Children's Author: Use Time with Toddlers to Teach Values
- Randall Murphree <i>Agape Press</i>
- 2004 4 Apr
"When I grow up I want to be like Justin's daddy," says little Nathan. "He's a race car driver."
"Being a race car driver is a fun job," Nathan's mom replies. "But who you are is more important than what you do. We want you to have discipline."
Nathan and his mother are the two characters in When I Grow Up, a children's book recently released by author J.J. Jasper (http://www.jjjasper.com). Nathan doesn't quite understand his mom's response, but this story leads him to finally grasp what she means. It is a solid story in a format appropriate for reading to toddlers or for beginning readers to read for themselves. It is also being used to teach positive values in secular school classrooms and Sunday schools.
J. J. is the early morning on-air personality for American Family Radio (http://www.afr.net) (AFR), but that's only a part of his diverse and far-reaching ministry. He is author, speaker, and standup comic in demand at Christian and secular venues across the nation.
"My wife, Melanie, was asking me to pray about writing a children's book five years ago," he says. "She saw the rapport I have with kids." The Jaspers have four children -- Lauren, Sadie, Maddie and Cooper, the first son, born just this spring. Melanie observed the way J.J. related to their girls, helping tuck them in at night, often creating original stories that captivated their imaginations.
"Our children are the joy of our lives," says J.J. "We love spending time with our little ones. I had always heard how valuable reading to your children is. I noticed that our three little girls had an insatiable desire to be read to. They would rather you read a book to them, almost, than eat candy or play with a toy. That surprised me."
He was also surprised that the girls would ask him to read the same book, over and over again, and that they memorized the stories before they could read. "I was intrigued to see them jump ahead," he says, "and they know what the next page is supposed to say. And you can't skip a page. Lauren once called me a page-skipper. That was the harshest thing she could think to call me."
Use the Time We Have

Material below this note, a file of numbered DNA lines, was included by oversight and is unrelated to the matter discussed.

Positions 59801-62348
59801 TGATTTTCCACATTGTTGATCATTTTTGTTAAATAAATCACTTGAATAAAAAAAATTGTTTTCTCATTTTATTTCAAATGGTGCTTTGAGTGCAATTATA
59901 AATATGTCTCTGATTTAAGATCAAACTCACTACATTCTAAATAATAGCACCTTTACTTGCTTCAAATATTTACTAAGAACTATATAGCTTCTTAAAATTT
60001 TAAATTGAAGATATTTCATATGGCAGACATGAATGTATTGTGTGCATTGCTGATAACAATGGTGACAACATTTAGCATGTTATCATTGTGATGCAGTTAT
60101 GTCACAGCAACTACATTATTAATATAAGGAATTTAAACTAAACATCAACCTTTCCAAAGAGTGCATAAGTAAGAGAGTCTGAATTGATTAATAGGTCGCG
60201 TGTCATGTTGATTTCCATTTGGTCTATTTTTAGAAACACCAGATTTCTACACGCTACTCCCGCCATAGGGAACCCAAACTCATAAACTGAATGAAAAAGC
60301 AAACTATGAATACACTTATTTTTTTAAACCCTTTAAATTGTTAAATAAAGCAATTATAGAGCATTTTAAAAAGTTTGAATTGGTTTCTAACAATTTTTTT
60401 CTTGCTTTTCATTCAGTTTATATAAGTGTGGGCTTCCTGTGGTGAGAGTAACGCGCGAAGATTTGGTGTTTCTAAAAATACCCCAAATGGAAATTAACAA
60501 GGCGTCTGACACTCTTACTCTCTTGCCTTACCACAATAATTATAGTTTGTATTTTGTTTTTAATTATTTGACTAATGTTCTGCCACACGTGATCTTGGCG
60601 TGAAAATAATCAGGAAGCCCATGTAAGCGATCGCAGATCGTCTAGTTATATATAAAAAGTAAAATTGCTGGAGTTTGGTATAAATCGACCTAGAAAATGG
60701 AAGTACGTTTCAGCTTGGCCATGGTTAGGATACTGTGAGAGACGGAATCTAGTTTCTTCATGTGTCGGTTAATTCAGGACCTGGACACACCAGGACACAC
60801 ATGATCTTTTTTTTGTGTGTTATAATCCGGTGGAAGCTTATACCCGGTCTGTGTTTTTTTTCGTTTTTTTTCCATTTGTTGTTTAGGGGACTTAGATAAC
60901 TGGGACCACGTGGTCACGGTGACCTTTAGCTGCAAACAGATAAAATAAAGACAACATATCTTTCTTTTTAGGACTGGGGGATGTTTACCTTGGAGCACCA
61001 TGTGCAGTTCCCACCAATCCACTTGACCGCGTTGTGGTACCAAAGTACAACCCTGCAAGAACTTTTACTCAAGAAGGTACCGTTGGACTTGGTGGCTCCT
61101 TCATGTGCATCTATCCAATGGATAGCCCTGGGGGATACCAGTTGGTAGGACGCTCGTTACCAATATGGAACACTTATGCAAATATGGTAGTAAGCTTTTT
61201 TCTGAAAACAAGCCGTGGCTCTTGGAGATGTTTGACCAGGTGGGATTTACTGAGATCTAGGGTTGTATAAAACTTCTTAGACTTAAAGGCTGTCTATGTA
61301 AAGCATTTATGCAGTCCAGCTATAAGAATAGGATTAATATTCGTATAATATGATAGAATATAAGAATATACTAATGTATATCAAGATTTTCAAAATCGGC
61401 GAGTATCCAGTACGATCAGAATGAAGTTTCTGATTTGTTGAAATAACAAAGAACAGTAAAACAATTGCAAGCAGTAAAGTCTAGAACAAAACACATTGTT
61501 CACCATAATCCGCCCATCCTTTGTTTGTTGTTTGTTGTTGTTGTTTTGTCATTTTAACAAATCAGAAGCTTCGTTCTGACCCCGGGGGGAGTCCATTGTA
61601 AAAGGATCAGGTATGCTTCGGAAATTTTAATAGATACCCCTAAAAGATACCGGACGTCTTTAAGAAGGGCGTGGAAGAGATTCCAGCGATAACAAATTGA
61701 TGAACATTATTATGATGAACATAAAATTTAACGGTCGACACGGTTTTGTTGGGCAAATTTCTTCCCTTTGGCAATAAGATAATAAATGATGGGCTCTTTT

The Jaspers are child advocates beyond their own home. As a family, they sponsor Gabriella, a child in El Salvador, through Compassion International (http://www.compassion.com). A portion of each $10 sale of When I Grow Up goes to Compassion. On the air and on the speaking circuit, J.J. urges parents to make the best possible use of the time they have with their children while they're very young.
"They're little sponges," he says, "jumping up in our laps and saying, 'Read me a book!' I began to notice that the books we had to choose from were lacking in value lessons. You know the kind -- 'Muffy loses her mitten. She looks here and there.' Maybe she finds it, maybe she doesn't. Cute book, great illustrations. And that's okay. But we have these little ones who are just soaking in every detail and I think we're missing a great opportunity to say, 'Love Jesus. Obey your parents.'"
After Melanie's years of urging and their praying together, J.J. didn't want to write stories of the animal characters he created for his children's bedtime tales. He wanted to offer a story that taught some solid values. About a year ago, he felt like a story just dropped into his heart.
"I hope it's okay to say it's inspired," he smiles. "If a project doesn't turn out well, you don't want to blame the Lord." The concept was simple -- use a children's story to teach the fruit of the Spirit as listed in Galatians 5:22-23 -- and to help children understand that who we are is more important than what we do for a living.
J.J. is prolific in his praise for illustrator Brad Bullock, a co-worker at AFR. "He made it a fun project," J.J. says. "People just go on and on about how beautiful the pictures are." Brad also designed the cover of J.J.'s previous book Moses Was a Basket Case, a collection of hilarious personal essays with spiritual application.
Brad says he was stressed out for a while because he didn't know if his work would be good enough. "It was hard to get started because I was really not sure," he says. "But once I got into it and prayed about it, the ideas started coming." With a diverse background in advertising and design, he adds, "I am pleased to do something that has value other than selling a product or a service."
J.J. says his prayer is that When I Grow Up will plant some seeds in children's minds and hearts. The harvest should occur a few years down the road, when children who read it -- maybe over and over again -- become young adults facing turbulent years or crucial life choices. Maybe they'll remember, "Who I am is more important than what I do."
Randall Murphree, a frequent contributor to AgapePress, is editor of AFA Journal, a monthly publication of the American Family Association. For more information about J.J. Jasper or to purchase his books, visit his website: www.jjjasper.com.